This photograph of the south bank of theArno Riverwas taken from my hotel balcony. It was just before sunset and the muted colours nicely match the feel of the city’s palette.

It was composited usingPowerStitch. Three frames shot at about a 35mm focal length were used, and were overlapped when shooting by about 30%.

Arno, Florence: May 2001

Though only 3 frames were used in the image immediately above, I actually shot a 7 frame sequence covering 180 degrees. This photograph was stitched from all seven frames. While it’s fun, it is really too wide, and the perspective is consequently confusing because it encompasses far more than the human eye normally can take in.

If you click on it to see a larger image you will have to scroll to see the whole thing as that version is about 15" wide.

No More Pasta, Florence: May, 2001

Art in Florence ranges from the sublime to the ridiculous.  This wonderful fellow is found in theGiardini Bobolioff thePalazzo Pitti.ThePittihad on a superb exhibit of jewelry through the ages but the gardens themselves were a disappointment.

The sculpture is ofMorgante,Cosimo I’sfavourite dwarf sitting astride a very unhappy looking turtle.I said, "No more pasta,please!" 


Tuscany is a large region encompassing much of central Italy along with several cities such asFlorence,PisaandSienna,as well as countless small hill towns. It has long been a favourite vacation spot for Europeans as well as North Americans.

Renting a villa or farmhouse in the hills of Tuscany is a fine way to become immersed in the local culture as well as providing a base for exploration of the region. The view above is from the patio of the farmhouse that we rented near Lucca in May of 2001. Landscape photography literally from ones doorstep.


Lucca is an archetypical medieval Tuscan town. A walled city with ramparts, it’s hard not to fall under its charm. We walked the streets for hours, shopping at the Sunday antique market and stopping at piazza cafes for cappuccinos and people watching.

Lucca Laneway, May 2001

I took particular pleasure in photographing the intimate details of the local architecture. Lucca is no museum. It’s a lively town that caters both to the tourist trade as well as modern commerce. 


Pisais a medieval city that once rivaled Florence for military and political power. It is of course famed for itsToro Pendente(Leaning Tower), a tourist attraction since the 13th century. I had been forewarned that Pisa’sCampo dei Miracoli(the location of the tower-cathedral complex) was tacky and commercial. It was. But!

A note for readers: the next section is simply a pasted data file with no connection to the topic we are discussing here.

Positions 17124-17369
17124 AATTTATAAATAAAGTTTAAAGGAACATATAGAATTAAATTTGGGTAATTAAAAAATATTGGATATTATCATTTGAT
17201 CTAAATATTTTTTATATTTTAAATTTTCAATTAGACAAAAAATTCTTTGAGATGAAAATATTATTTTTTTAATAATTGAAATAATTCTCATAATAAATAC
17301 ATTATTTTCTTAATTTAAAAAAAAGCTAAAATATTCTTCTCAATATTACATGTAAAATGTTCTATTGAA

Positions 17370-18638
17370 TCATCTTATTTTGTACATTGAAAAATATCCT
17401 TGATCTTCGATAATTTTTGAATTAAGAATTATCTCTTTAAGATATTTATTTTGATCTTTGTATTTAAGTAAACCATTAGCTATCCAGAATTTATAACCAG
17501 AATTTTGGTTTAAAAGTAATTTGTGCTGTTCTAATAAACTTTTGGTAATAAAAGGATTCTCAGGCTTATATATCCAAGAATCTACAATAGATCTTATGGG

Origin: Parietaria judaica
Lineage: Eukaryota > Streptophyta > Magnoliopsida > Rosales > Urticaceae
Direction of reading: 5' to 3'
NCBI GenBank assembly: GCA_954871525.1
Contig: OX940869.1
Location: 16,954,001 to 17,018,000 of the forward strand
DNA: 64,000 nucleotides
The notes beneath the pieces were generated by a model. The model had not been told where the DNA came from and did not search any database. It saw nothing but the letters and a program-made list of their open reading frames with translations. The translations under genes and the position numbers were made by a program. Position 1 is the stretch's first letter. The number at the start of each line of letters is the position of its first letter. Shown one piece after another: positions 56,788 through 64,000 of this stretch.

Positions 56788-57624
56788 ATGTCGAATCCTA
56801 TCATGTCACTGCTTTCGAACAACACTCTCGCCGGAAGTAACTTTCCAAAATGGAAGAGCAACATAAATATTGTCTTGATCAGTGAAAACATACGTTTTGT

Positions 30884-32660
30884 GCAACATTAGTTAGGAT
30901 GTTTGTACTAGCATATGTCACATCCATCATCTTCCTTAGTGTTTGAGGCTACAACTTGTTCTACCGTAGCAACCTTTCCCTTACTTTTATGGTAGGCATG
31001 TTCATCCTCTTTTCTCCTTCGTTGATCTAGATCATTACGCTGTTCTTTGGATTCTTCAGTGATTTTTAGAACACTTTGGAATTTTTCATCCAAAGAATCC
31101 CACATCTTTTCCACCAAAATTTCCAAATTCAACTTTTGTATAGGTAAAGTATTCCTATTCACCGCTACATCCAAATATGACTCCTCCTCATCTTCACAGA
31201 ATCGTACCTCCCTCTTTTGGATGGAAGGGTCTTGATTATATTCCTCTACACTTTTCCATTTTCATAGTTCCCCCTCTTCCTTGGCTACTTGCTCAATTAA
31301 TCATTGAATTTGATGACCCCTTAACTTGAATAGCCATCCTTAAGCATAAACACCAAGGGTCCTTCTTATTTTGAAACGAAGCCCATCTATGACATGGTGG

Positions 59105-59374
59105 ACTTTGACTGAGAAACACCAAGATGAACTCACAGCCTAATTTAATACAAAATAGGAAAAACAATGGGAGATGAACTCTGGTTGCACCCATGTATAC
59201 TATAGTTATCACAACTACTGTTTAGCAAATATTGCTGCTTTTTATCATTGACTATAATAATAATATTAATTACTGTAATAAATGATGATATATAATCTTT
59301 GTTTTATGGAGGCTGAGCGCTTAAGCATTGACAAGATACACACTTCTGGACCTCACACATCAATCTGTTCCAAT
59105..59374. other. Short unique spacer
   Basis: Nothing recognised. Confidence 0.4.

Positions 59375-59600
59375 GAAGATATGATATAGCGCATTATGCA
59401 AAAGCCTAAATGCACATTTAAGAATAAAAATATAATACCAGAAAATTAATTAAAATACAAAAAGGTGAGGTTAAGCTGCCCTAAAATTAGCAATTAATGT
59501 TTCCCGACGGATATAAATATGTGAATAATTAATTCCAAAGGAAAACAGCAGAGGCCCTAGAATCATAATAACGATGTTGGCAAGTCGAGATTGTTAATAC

Pisa Duomo, May 2001

Canon D30 and 14mm Sigma f/2.8 lens. 1/15th sec, f/2.8 @ ISO 400

Instead I found it be dramatic in its splendor. Sure, the venders with their fake Rolexes are there, and the busloads of noisy, pushy tourists are a pain. But ignore them all and soak in the magnificence of four of the most beautiful buildings ever made by man. 

This is the ceiling of the Duomo(cathedral).

St Giuliano Doorway, May 2001

Halfway on the drive fromPisatoLuccaand lies the unremarkable little town ofSt Giuliano. There I found this building entranceway which encapsulates for me the unselfconscious joy of historic Italian architecture and traditional lifestyle. Colour here is a way of life, just as are the region’s simple but great food and wine. This accidental set-piece is no less beautiful to me than the cathedral dome above.Bella Italia!

For some further observations on equipment used on this trip, driving in Italy, and what this year’s well equipped tourist is shooting with, have a look at the page entitledA Digital Travel Kit. It also discusses the inadvisability of combining a holiday with doing serious landscape shooting.

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Michael Reichmann is the founder of the Luminous Landscape. Michael passed away in May 2016. Since its inception in 1999 LuLa has become the world's largest site devoted to the art, craft, and technology of photography. Each month more than one million people from every country on the globe visit LuLa.